Fox Hunting Life with Horse and Hound

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Beth Blackwell Is New Huntsman at Tryon

Tryon Hounds recently announced the hiring of Beth Blackwell as their new professional huntsman. Blackwell moves to North Carolina over these first few days of September to take over the management and hunting of Tryon’s pack of American foxhounds. She will also hunt a foot pack of Basset hounds.

Blackwell has been a professional staff member for both mounted and foot packs for the last eighteen years. Before hunting professionally, Blackwell was a professional hunter/jumper rider and trainer. She was most recently serving as professional huntsman for the Penn-Marydel pack at the De La Brooke Foxhounds (MD). That hunt now seeks a new huntsman, according to a source.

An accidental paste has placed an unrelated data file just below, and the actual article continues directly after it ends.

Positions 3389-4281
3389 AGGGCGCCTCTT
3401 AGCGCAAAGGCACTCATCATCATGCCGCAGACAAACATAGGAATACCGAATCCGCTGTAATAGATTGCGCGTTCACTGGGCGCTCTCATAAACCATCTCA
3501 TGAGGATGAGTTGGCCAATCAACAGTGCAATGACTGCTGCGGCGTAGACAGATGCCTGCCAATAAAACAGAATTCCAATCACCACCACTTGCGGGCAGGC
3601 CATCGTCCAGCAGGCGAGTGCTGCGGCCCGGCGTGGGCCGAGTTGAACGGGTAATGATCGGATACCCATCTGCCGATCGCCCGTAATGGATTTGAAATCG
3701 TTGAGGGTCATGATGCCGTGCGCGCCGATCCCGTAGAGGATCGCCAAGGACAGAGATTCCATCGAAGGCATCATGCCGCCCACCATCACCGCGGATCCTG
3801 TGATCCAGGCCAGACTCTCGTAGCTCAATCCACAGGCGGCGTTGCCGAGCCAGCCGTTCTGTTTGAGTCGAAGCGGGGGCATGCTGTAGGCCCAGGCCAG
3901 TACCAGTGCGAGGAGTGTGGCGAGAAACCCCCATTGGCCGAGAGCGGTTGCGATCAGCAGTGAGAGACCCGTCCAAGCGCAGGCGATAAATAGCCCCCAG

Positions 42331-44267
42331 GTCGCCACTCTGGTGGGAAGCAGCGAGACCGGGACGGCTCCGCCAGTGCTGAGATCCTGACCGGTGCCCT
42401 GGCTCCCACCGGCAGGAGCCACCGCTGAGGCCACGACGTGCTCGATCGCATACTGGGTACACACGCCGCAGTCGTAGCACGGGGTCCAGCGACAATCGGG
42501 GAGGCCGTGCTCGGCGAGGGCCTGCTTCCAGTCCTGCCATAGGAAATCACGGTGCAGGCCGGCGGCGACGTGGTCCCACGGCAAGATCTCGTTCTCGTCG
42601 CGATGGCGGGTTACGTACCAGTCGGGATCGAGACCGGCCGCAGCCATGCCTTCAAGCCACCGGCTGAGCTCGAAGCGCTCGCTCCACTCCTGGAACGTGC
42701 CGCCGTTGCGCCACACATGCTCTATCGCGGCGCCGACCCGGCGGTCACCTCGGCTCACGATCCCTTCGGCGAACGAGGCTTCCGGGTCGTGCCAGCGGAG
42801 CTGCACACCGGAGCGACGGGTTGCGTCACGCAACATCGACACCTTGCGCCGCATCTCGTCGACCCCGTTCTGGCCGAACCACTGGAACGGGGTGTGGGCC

Blackwell replaces former huntsman Trey Bennett and takes over the Tryon pack for cubhunting on September 10th as that hunt begins its ninetieth season.

Posted September 5, 2016

California's Island Fox Rebounds From Near Extinction

island foxThe diminutive Island fox is found only on the Channel Islands off the California coast. / National Park Service photo

The island fox, a small cousin to the gray fox, is found on the Channel Islands off the coast of Southern California, and nowhere else. They weigh in at three to five pounds and are about the size of a house cat.

The little fox was listed as an endangered species in 2004, when the total population had dropped by ninety percent to about two hundred remaining foxes. The population has rebounded to an estimated six thousand as of 2015 as the result of a recovery program that removed feral pigs from the islands, reduced the population of golden eagles, and introduced a captive breeding and a vaccination program against canine distemper.

Thanks to the strong comeback, last week three groups of the island fox were removed from the endangered list and one group was downgraded from endangered to threatened. Hunting is not an issue in any event, as hunting is prohibited on all the islands comprising the Channel Islands National Park.